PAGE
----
© 2023 St. Louis Public Radio
Play Live Radio
Next Up:
0:00 0:00
Available On Air Stations

Commentary: Without zebras, the game's a zoo

This article first appeared in the St. Louis Beacon, Sept. 27, 2012 - My editor had an interesting idea for this week’s column. She suggested I write about the replacement referees working in the NFL, likening them to amateur cops who were no where near ready for prime time. The metaphor appealed to me. 

I hadn’t given the referee situation serious consideration before she contacted me. League owners had locked out their regular officials — often called zebras because of the distinctive black and white striped shirts they wear — due to a stalemate over compensation and replaced them with refs recruited primarily from collegiate ranks.

The NFL and referees are reported to have reached an agreement that will put the pros back on the field, but let's consider what has happened.

Of course, the refs who work big time college football were already obligated to work those games, so the substitutes were drawn from the lower levels of the amateur game. These people had, in effect, been promoted directly from sixth grade to graduate school and were clearly in over their heads.

I had initially dismissed the issue as an employment dispute that didn’t involve me. Generally, my instincts are to side with labor in these things; but to be fair, you’d have to study management’s position before arguing an opinion.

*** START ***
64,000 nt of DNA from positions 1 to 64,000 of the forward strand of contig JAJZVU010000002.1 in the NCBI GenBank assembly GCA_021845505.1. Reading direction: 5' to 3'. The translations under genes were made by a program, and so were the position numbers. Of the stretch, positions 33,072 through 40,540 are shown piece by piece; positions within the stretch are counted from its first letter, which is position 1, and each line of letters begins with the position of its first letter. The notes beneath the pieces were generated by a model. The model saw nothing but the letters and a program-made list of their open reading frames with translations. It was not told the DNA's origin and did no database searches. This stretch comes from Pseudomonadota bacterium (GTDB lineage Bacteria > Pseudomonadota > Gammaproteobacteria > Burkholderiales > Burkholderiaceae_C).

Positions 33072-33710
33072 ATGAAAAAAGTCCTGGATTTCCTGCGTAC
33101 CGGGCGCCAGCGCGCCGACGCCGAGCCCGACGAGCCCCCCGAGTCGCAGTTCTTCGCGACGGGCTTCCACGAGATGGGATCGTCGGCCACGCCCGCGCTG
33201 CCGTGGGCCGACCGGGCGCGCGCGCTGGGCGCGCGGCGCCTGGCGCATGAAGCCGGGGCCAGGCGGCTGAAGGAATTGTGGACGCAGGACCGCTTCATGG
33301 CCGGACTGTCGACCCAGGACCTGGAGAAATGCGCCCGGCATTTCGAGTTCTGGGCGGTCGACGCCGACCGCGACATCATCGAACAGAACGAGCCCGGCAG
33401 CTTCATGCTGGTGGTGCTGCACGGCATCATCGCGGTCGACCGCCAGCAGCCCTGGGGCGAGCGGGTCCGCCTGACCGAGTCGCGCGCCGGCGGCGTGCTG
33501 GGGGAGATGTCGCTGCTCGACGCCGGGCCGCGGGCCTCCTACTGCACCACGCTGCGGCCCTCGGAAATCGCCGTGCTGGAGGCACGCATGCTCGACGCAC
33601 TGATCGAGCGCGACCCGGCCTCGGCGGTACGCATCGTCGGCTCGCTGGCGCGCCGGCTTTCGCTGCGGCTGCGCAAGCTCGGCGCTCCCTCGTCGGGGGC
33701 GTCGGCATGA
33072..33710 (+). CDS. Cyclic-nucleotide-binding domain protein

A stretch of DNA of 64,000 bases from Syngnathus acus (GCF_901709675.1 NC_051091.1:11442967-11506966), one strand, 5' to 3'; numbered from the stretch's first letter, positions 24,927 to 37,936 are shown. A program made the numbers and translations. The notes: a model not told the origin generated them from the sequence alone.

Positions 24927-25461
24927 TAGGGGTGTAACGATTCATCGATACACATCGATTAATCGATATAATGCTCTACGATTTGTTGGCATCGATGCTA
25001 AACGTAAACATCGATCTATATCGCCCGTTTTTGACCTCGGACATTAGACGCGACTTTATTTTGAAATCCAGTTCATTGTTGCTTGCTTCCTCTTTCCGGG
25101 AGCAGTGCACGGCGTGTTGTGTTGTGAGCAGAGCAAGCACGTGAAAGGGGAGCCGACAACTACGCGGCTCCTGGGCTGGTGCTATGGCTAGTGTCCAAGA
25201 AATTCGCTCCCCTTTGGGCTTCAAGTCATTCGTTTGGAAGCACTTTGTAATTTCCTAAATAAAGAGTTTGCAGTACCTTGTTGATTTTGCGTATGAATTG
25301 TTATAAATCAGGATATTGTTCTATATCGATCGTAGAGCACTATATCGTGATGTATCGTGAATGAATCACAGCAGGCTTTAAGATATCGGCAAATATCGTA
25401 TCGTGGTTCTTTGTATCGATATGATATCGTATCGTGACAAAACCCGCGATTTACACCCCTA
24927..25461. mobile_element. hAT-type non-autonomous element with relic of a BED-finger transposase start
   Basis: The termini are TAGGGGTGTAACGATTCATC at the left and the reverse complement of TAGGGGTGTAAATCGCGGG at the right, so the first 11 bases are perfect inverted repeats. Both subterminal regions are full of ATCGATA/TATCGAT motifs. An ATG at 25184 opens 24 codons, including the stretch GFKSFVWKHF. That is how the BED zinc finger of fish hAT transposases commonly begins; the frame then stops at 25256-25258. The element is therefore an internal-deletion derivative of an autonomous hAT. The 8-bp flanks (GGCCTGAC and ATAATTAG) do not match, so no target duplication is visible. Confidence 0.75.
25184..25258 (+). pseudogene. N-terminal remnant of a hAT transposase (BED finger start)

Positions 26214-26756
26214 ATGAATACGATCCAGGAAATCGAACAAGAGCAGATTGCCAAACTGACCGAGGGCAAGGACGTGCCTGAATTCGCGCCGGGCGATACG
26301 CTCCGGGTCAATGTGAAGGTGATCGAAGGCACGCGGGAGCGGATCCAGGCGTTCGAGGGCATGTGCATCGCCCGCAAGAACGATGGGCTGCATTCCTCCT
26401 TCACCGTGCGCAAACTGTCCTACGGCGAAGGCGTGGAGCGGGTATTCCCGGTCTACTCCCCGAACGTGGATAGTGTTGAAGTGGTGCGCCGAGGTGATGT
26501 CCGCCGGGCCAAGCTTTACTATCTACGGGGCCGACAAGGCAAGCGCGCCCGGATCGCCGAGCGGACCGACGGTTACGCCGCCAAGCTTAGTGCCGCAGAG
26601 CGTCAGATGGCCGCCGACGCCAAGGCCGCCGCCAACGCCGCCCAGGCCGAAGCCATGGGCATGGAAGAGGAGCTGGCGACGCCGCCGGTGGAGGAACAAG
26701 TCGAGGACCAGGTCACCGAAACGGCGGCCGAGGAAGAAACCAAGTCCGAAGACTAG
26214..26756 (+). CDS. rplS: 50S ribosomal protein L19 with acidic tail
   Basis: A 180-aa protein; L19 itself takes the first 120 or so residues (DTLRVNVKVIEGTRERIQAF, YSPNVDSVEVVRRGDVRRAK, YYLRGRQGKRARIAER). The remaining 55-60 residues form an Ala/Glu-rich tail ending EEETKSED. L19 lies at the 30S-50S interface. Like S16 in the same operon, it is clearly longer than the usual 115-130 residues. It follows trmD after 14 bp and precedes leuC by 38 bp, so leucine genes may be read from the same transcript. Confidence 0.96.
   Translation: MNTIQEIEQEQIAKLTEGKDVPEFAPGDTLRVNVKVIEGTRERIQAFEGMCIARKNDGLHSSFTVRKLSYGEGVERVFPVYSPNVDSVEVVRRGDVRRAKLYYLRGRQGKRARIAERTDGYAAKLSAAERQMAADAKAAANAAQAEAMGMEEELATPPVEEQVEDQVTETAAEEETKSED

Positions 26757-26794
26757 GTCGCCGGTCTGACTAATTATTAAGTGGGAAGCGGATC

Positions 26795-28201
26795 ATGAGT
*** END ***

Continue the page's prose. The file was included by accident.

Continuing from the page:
And though the stand-ins were clearly inferior to the real thing, I’ve always felt an ambiguous pity for scabs because these forlorn souls are truly trapped between a rock and a hard place.

On the one hand, they’re laborers who work to lower the wage scale. In the long run, they damage their own prospects for a decent living by reporting for duty. On the other, these people have families to feed and bills to pay like everybody else. So, they betray their fellows — and ultimately their selves — to meet their immediate needs. Most of them would probably love to be members of the union, if only they could get in.

Despised by organized labor and callously exploited by management, these unfortunates had enough troubles without some smart-ass columnist satirizing their ineptitude. Had I written about them, I would have probably used the scab refs to illustrate the social costs of treating labor as a commodity.

But the editor’s concept intrigued me. By viewing the subs as Barney Fife impersonators, we could use the NFL as a laboratory of sorts to study what happens when the real police take a holiday. Initially, at least, you may barely miss them.

Imagine that you’re driving in a city that has just experienced a massive power outage, rendering all of its electric traffic signals inoperative. At first, most motorists probably behave responsibly. They treat the now unmonitored intersections as four-way stops and take turns proceeding through them.